Everybody knows that Planet Earth is a sphere… right? Actually it’s really, really not, and NASA is lying to us all, according to the Flat Earth Society. So what’s the truth? Is the Earth really spherical, or are we all being deceived?
Wikipedia calls the Flat Earth Model an “archaic conception of the Earth’s shape as a plane or disk”. Ancient cultures believed the Earth was flat. In fact, an ancient culture became the first to reject the notion; Ancient Greek philosopher Pythagoras suggested the world was a sphere in the 6th century BC, and most other cultures had rejected the Flat Earth doctrine by the early centuries AD. (Strangely it took the Chinese until the 1600s to catch up.)
That’s how I remember learning about it at school too. That the Earth being flat was a very old, outmoded idea from the days when scientific understanding of anything was limited, an idea that nowadays everybody rejects.
Well, I was wrong, because not everybody does.
The Flat Earth Society
The Flat Earth Society was set up in 1956 by Samuel Shenton in Dover, Britain. While the Space Race in the 60s eroded support for Shenton’s movement (as you’d expect, since the Apollo program was sending back pictures of a very spherical Earth), membership still managed to reach 3,500 in the 1970s. In the 90s the society declined, but was brought back to life as a website in 2004. In July 2014, the society had 500 members.
Alright, so that’s not many. Not many at all, really. Still, 500 people in this world believe that the other 7 billion of us are either lying or are blissfully deluded and believing the lies.
The question is – why?
Is there any evidence of a flat Earth?
Charles K. Johnson, who headed up the Flat Earth Society in the 70s after Samuel Shenton’s death, said that “if [the Earth] is a sphere, the surface of a large body of water must be curved.” He claimed to have checked the surfaces of Lake Tahoe and the Salton Sea and discovered no curvature.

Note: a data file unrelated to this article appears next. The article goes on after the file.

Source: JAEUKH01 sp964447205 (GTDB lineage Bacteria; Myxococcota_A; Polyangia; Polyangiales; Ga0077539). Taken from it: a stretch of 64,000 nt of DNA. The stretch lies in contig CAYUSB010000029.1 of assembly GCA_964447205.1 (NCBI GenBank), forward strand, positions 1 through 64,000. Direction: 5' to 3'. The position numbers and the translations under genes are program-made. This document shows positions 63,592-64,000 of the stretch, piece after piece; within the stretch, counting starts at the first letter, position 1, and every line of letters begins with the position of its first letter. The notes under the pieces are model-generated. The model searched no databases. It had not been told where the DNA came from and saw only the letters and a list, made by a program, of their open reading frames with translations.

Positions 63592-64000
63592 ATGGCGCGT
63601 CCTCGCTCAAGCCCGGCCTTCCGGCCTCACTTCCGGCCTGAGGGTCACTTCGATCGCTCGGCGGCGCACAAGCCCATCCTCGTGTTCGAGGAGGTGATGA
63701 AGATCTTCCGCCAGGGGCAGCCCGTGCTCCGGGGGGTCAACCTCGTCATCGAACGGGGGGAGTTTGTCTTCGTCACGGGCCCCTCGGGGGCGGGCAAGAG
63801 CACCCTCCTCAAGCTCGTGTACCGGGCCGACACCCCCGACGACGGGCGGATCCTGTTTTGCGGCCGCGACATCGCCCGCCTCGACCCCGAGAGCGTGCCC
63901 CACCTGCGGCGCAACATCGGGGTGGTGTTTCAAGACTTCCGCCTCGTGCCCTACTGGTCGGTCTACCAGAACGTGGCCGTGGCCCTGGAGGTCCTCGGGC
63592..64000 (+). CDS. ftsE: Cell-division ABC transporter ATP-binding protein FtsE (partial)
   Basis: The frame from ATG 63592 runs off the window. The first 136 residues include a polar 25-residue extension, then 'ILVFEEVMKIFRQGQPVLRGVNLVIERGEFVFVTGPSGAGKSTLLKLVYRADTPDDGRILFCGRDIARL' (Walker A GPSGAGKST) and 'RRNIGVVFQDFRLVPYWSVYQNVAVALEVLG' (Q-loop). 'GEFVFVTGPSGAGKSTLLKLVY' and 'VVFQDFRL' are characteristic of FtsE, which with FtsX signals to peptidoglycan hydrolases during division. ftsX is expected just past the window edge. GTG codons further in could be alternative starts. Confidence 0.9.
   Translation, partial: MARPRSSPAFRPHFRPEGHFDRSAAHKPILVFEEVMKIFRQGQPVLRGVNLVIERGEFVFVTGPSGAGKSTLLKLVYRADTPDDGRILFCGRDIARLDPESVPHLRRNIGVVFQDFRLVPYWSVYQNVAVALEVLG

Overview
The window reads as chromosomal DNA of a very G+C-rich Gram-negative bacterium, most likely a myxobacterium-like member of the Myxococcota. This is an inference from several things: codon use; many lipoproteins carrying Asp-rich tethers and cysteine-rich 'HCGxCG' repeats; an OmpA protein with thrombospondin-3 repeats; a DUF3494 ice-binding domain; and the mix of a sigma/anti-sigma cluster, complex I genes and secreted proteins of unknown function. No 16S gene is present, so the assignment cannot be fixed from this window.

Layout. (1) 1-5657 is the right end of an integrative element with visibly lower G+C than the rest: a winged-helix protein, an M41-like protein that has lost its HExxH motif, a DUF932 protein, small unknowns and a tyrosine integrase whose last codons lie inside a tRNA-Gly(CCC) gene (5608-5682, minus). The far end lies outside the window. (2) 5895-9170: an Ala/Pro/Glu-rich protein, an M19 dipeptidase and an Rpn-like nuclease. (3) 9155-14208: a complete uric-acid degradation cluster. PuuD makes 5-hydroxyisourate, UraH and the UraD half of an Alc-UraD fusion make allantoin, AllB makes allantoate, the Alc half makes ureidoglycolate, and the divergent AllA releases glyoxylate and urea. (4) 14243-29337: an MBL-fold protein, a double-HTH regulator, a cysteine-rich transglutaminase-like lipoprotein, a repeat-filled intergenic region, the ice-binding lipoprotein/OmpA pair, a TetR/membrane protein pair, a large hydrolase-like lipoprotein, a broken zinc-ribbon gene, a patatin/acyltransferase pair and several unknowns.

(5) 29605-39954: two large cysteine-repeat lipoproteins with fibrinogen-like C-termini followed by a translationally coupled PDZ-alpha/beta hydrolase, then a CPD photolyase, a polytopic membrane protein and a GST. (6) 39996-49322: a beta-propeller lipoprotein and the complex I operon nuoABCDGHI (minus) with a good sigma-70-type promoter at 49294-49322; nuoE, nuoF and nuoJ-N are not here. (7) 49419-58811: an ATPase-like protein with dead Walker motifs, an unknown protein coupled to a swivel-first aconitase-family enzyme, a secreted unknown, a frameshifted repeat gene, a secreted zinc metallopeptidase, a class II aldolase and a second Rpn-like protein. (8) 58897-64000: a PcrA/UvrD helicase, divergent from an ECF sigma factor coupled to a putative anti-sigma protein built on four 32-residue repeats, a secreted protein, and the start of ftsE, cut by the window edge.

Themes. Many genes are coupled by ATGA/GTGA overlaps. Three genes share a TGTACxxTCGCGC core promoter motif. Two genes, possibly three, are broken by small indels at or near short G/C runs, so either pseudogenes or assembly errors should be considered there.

However, the counterargument is that ships appear to sink when they sail into the horizon; a ship with a tall mast will disappear before the mast does – and this is due to the curvature of the Earth. Yes, a curvature is very difficult for us to see because of how large the surface of the Earth is, but it’s not impossible to see. A good pair of binoculars or a telescope should do it.
So that settles that, then. The Earth is curved, the horizon proves it. If the Earth was flat, we’d be able to see everything – there would be no horizon to obscure anything. Common sense, really.
Except that it’s not that simple, argue the Flat Earthers. Instead they contend that a ship appears to sink because of the “angular limits of perception”. It’s all to do with perspective. The distant ships intersect with a ‘vanishing point’, getting so close to the surface that they appear to merge with it, till they are lost to human perception altogether. Or something. The real clincher is that there are apparently lots of cases of partly sunken ships being ‘restored’ simply by looking through a telescope, showing that they haven’t sunk behind the horizon at all.